It is with astonishment and disgust that I heard of the violent student outburst that sprang up Monday night at Concordia University in protest of Benjamin Netanyahu's lecture. As a first-year education student at York University, I view the university campus as a place of intellectual and rational action and idealistic striving.

Activism is only a laudable pursuit of freedom of expression when it doesn't strip others of their right to hear lectures from visiting dignitaries and allows those dignitaries their right to freedom of speech.

I do, however, applaud the restraint of the disappointed students who, despite being unable to hear Mr. Netanyahu, refrained from lashing out against the antagonists who caused this callous display of intimidation and forced censorship.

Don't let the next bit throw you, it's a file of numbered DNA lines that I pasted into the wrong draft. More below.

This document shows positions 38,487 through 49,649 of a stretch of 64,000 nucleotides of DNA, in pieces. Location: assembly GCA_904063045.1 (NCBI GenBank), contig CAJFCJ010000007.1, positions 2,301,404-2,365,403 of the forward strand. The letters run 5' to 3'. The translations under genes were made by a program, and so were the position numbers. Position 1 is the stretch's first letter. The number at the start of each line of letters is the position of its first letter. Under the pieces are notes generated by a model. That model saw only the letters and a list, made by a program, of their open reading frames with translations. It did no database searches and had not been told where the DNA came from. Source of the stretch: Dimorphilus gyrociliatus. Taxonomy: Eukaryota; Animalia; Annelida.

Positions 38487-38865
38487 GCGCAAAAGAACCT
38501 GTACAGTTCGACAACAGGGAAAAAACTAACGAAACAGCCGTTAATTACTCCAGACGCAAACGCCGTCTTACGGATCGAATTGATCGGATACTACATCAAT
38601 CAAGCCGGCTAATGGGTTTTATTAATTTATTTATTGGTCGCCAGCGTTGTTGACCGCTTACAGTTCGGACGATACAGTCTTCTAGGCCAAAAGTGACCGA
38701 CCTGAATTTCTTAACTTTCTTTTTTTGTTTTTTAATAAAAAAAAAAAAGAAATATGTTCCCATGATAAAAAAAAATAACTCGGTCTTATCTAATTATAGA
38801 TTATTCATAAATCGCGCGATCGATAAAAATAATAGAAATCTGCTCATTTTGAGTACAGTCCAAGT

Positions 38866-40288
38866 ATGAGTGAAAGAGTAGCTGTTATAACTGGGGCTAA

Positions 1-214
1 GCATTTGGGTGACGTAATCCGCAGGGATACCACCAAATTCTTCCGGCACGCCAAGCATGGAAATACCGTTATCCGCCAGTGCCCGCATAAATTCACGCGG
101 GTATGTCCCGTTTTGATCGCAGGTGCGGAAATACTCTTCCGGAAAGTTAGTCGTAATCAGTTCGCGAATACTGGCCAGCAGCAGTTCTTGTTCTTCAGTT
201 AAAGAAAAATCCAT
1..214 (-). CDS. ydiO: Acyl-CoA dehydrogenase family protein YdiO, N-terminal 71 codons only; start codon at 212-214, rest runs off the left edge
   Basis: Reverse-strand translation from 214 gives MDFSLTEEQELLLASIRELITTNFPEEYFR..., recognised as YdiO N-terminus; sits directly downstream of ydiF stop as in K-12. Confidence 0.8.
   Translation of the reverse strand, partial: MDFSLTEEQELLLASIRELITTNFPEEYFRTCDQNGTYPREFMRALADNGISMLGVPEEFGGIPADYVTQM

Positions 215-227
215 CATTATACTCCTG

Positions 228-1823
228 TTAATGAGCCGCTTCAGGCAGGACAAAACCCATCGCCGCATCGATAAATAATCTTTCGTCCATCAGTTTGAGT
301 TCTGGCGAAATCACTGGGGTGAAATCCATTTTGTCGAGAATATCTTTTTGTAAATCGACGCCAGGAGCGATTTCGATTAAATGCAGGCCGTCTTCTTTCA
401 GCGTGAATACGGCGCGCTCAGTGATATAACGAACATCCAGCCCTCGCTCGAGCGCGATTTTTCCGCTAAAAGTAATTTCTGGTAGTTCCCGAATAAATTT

On behalf of university students all across Canada, I call for the organizers and perpetrators of this riot to cease governing our campuses by brute force. Our campuses should be diverse and harmonious centres of learning -- isn't that what education is all about?

Aliza Libman, Faculty of Education, York University, Toronto.

It was with incredulity that I read of the Palestinian activists' successful endeavor to deny Canadians the rights afforded them by their Canadian Charter of Rights and Freedoms.

Even with my limited knowledge of Canadian law, I find that the Charter recognizes the rule of law, freedom of speech, freedom of peaceful assembly, and freedom of association along with many other fine principles.